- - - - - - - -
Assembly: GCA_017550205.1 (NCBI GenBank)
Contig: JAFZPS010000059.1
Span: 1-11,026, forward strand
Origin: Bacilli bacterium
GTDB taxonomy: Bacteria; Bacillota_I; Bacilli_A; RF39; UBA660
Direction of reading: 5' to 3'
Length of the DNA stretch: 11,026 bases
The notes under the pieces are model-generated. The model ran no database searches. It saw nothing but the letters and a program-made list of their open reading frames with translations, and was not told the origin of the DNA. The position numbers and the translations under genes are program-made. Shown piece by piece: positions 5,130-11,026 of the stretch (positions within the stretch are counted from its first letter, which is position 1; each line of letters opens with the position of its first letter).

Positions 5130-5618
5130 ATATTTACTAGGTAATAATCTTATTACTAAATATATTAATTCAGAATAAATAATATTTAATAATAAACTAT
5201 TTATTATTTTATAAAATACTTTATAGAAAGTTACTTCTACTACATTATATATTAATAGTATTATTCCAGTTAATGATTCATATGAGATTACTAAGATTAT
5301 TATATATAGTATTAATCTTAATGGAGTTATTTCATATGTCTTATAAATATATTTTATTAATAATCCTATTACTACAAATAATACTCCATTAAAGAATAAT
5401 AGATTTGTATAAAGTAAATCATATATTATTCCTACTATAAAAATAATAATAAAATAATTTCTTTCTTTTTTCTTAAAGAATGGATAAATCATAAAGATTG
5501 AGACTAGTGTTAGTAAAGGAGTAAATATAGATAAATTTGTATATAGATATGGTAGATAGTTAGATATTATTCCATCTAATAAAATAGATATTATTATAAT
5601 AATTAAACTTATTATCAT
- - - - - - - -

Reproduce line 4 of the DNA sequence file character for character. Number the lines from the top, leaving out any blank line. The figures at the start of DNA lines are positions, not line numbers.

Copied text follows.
Origin: Bacilli bacterium